I’ve been saying this for a long time now, but the size of the room is really key to Universe. If people think that there’s a wall ahead, it’s impossible to create a work that has the illusion of humans being swallowed up in space. In order to create a sense of immersion in an artwork, you need to prevent people from accurately grasping the space. It’s for that reason that I think Universe needs to be spacious. It’s truly a work where scale guarantees quality, and it’s really perfected by the height of the mirrored ceiling and the size of the site. I think the sense of immersion you want to create is only possible on a scale like that.
Creating an Immersive Experience with Color Hacks and Density Control
UNO: My favorite work was Expanding Three-Dimensional Existence in Transforming Space - Flattening 3 Colors and 9 Blurred Colors, Free Floating. At first glance, it appears to be a type of work in which colorful spheres respond to the visitor, changing the color and sound of the entire space. But we tried a surprisingly wide range of experiments, and it was very exciting.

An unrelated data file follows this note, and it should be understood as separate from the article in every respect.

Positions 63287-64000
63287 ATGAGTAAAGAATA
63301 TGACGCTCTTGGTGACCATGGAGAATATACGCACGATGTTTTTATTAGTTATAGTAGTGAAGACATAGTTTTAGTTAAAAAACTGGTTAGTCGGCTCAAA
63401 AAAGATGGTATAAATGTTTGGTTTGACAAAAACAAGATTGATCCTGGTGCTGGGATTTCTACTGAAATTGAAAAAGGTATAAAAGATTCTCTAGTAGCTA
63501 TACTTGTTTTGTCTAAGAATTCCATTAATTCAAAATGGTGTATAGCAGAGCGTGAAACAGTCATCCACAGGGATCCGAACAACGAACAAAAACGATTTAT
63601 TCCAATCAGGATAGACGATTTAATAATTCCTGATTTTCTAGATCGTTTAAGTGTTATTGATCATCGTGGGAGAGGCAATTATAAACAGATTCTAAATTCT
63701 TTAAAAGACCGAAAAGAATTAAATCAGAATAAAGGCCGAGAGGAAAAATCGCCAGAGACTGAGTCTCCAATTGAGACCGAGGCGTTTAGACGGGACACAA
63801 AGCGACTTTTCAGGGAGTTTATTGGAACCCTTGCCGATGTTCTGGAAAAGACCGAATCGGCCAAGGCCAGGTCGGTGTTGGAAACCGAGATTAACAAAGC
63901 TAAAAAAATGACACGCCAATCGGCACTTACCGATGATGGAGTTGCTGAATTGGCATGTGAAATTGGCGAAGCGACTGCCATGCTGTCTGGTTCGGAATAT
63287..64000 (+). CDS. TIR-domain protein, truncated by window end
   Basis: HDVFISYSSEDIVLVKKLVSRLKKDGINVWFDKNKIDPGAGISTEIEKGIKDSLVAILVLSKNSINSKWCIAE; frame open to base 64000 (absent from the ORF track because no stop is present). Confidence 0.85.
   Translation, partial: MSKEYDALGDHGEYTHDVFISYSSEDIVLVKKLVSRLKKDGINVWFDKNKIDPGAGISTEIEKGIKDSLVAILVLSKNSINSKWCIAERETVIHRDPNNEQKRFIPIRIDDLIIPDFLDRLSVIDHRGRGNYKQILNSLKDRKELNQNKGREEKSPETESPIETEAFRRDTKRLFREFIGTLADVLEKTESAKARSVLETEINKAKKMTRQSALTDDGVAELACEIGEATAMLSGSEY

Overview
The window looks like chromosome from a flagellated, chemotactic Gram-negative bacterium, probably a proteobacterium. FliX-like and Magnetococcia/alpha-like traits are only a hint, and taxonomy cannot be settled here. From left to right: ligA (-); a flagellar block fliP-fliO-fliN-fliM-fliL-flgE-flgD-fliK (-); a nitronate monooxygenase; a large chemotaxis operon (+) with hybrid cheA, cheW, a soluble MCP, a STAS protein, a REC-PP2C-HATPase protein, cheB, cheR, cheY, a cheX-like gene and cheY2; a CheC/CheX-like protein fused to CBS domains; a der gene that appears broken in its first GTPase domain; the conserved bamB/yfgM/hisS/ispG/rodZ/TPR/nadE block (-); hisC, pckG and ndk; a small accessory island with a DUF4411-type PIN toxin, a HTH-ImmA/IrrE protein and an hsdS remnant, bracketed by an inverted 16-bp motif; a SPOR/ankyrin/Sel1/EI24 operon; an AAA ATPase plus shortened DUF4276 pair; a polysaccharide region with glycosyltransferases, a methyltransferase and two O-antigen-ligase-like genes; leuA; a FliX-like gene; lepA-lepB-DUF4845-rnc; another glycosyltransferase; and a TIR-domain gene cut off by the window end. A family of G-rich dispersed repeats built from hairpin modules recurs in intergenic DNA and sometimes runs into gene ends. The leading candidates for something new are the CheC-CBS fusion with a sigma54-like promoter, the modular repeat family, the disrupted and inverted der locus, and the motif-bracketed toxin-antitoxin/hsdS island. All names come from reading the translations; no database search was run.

I particularly enjoyed the moments when the view before me changed into a single, primary color, making the entire space look like a two-dimensional plane.
INOKO: It’s great, right? Those colors aren’t purely random; rather, we created colors that make the space feel more three-dimensional and colors that make the space feel flat, and we limited the probabilities of changing from one color to another. So we create a phenomenon in which the space very suddenly becomes flat.